Mark Gardiner

Mark Gardiner, our Chief Operating Officer, wins an award for CPD

4 min read

Late last year, Mark Gardiner, the Chief Operating Officer at the Mary Lyon Centre at MRC Harwell, was named a CSci (Chartered Scientist) CPD (Continuing Professional Development) Award winner by the Science Council, so we wanted to find a few minutes in his unbelievably busy diary to talk about the award and his career so far.

Congratulations! How did it feel to win the award?

It was a surprise and a real honour to be nominated by the Royal Society of Biology and recognised in this way. In fact, it was such a surprise that I initially thought it was spam when I received the email about the award and had to be reassured by a colleague that it was real! I’ve now proudly display the certificate up on my shelf! I’m also proud to be a Chartered Scientist, because that’s a real acknowledgement of my achievements, and the expertise and experience I’ve gained over the years without having a PhD.

What does CPD mean to you?

I’ve always seen CPD as a part of my job role, not an add-on. Whenever a new challenge comes up, I think about what I need in order to gain new skills and knowledge, whether that’s reading a book or journal article, listening to a podcast, attending a training course, or having a discussion with a colleague. For me, that’s CPD. It’s not just recording the training courses you’ve attended, but also writing down how they were relevant to your job role. I always find the reflective part most interesting in recording CPD as I find it helps you focus on further training requirements and reinforce why you wanted to do it in the first place.

How long have you worked at MRC Harwell and how has your role changed during that time?

I’ve been at MRC Harwell for 22 years! I first came as an Animal Facilities Manager, so used to do more inside the facility, but have gradually gained responsibility over the wider site and now have a much greater overview of all of the work going on here as the Chief Operating Officer.

What is your career/education background?

I’ve been working in the biological sciences for 39 years now, working my way right up from being an animal technician. Attending  college, I’d wanted to do radiography and was pleased to gain some experience in the Local Norfolk and Norwich hospital, but very early on I realised I hated it. I went home to tell my Parents I didn’t want to go down the radiograpyhy road and my Dad told me that was fine, but I couldn’t just sit around at home doing nothing! I’d always loved animals, but knew nothing about this kind of work until I went into a careers office, no internet then, to come up with a plan for what to try next. The MLC is now the third establishment carrying our research work that I’ve been at and the place I’ve worked the longest.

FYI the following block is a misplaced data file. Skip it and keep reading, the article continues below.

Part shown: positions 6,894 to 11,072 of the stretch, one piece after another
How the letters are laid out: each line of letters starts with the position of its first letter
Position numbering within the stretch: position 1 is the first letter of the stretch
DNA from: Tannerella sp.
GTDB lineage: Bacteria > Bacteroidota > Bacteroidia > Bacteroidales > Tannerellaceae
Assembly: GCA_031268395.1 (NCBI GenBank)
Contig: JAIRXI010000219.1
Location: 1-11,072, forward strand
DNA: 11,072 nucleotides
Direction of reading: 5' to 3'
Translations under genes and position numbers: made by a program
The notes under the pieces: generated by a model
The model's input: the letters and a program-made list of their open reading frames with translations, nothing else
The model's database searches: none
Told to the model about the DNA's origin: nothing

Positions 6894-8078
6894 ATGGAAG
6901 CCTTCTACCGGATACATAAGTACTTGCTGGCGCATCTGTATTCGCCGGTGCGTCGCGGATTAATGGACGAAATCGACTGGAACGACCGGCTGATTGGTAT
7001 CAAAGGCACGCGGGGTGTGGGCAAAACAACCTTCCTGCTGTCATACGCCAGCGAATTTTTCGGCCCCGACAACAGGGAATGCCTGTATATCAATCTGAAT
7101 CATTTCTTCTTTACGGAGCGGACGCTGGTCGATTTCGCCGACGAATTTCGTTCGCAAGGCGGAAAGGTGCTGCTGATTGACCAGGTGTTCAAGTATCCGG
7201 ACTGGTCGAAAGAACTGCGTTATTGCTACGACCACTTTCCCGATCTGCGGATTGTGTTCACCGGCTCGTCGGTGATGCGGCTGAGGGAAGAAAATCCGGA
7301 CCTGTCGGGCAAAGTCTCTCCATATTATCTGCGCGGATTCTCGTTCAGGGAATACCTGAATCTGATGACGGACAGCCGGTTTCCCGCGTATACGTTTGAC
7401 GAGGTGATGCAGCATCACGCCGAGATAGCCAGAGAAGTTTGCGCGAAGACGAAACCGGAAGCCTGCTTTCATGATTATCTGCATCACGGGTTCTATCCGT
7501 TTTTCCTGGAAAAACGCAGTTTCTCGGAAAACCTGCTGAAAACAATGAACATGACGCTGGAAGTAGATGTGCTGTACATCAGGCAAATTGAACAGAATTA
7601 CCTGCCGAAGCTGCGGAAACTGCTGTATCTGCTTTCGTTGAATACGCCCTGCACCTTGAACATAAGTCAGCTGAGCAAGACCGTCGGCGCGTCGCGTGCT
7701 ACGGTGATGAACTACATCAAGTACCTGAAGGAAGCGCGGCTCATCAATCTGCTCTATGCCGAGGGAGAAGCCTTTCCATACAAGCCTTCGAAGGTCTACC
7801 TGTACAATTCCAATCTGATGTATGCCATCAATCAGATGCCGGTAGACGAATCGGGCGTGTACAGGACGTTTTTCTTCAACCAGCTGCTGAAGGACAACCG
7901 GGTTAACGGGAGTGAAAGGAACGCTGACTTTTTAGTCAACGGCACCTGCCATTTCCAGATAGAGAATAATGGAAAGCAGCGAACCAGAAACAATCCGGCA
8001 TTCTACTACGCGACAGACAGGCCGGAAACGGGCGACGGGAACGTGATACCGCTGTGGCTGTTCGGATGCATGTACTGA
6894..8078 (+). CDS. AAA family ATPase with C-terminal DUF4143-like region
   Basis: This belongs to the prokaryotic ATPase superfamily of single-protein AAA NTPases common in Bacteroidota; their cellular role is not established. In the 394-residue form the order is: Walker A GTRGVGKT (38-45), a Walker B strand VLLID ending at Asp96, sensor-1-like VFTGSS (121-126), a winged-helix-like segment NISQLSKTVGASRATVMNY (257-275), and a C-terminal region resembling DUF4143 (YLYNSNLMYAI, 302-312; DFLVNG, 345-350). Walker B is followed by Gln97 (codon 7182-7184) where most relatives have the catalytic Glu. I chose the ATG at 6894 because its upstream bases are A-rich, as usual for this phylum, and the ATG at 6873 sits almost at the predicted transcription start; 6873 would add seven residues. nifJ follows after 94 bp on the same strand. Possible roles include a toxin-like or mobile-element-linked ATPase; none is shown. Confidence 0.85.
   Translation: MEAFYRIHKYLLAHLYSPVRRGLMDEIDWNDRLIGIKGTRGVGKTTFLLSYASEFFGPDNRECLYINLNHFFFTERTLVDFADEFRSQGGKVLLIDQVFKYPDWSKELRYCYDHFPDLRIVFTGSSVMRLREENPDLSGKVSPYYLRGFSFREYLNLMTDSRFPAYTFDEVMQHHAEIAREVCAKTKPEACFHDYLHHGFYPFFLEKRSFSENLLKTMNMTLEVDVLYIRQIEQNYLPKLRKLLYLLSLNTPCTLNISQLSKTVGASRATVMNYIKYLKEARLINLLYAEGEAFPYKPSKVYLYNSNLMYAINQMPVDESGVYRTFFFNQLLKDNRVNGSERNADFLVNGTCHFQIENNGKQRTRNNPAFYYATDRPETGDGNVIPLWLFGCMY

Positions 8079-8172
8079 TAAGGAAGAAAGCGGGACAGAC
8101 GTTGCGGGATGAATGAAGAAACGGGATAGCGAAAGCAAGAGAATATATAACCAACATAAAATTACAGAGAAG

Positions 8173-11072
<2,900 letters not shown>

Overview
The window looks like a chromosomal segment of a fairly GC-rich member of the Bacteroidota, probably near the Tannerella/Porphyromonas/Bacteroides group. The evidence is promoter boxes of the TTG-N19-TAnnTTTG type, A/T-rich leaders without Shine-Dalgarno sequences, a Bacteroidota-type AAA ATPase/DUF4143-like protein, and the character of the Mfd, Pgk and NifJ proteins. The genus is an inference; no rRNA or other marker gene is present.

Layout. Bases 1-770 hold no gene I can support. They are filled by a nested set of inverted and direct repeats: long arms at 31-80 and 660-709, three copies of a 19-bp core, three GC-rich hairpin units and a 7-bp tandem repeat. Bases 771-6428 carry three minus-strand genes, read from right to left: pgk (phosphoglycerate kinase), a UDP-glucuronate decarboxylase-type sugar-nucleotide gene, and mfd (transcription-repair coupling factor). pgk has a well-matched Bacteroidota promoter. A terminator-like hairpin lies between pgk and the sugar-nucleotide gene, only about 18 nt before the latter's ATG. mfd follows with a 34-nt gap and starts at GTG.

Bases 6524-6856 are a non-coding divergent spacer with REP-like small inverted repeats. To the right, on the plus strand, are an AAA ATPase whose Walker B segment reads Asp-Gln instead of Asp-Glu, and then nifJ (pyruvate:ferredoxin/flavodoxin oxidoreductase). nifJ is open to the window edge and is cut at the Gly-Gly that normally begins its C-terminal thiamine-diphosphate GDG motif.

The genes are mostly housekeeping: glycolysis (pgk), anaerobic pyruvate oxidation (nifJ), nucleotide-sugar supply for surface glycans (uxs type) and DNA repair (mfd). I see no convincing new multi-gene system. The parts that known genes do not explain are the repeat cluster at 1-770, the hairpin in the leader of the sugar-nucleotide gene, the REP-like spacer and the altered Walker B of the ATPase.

What are the skills you have gained during your career that have made the biggest impact?

Leadership is a big one. I think of myself as a bit of a leadership and management geek and was lucky enough to do a 6-year degree in leadership with the Open University while working here at the MLC. Another important skill is the ability to get things done, whether working by myself or when leading a team, I know I can identify our goal, work out a way to get there, and then do it.

What advice do you give to new colleagues starting in junior roles?

You’ve got to take advantage of everything available to you and when you attend training courses, you’ve really got to commit to them. One thing I encourage managers to do is to sit down with staff after they’ve been on a training course to discuss what they’ve learnt and how they can make use of it.

What do you enjoy most about your job?

I love the people I work with and the work we’re doing. Being involved in supporting amazing scientific programs and research has helped maintain my level of enthusiasm for 39 years and every day I look forward to the next challenges on the horizon.

What do you like to do outside of work?

As I say, I’m a bit of a leadership and management geek and spend more time than I should reading books and listening to podcasts on the subject! I also keep myself busy with two dogs, an allotment, going to the theatre/cinema, and being the Secretary at my local archery club!


You can find more interviews with current and former members of staff about the varied pathways their careers have taken and insights they can offer to new and former colleagues on our Staff Career Profiles page.

Latest News

25 March 2024

Long-read sequencing provides faster and more comprehensive characterisation for genome editing

22 March 2024

Citizen Science and Home Cage Monitoring: a steep learning curve with useful data acquired and insights gained

18 March 2024

Shining a light on an overlooked animal welfare issue

Think we can help with your next project?